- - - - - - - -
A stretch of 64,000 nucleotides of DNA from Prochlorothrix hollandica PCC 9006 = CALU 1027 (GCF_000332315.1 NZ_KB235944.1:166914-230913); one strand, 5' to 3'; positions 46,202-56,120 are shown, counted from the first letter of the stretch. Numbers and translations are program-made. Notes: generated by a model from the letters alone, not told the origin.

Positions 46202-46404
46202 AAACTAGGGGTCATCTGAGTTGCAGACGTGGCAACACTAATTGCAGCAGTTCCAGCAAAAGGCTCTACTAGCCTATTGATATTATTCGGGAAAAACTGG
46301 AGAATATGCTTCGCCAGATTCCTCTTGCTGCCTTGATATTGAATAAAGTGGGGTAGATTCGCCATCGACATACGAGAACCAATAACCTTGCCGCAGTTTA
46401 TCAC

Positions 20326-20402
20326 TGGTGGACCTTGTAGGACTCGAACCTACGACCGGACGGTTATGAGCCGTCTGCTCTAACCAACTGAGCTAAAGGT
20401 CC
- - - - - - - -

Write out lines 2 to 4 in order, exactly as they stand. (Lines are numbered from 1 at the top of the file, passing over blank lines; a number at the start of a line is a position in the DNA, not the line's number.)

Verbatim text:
Positions 46202-46404
46202 AAACTAGGGGTCATCTGAGTTGCAGACGTGGCAACACTAATTGCAGCAGTTCCAGCAAAAGGCTCTACTAGCCTATTGATATTATTCGGGAAAAACTGG
46301 AGAATATGCTTCGCCAGATTCCTCTTGCTGCCTTGATATTGAATAAAGTGGGGTAGATTCGCCATCGACATACGAGAACCAATAACCTTGCCGCAGTTTA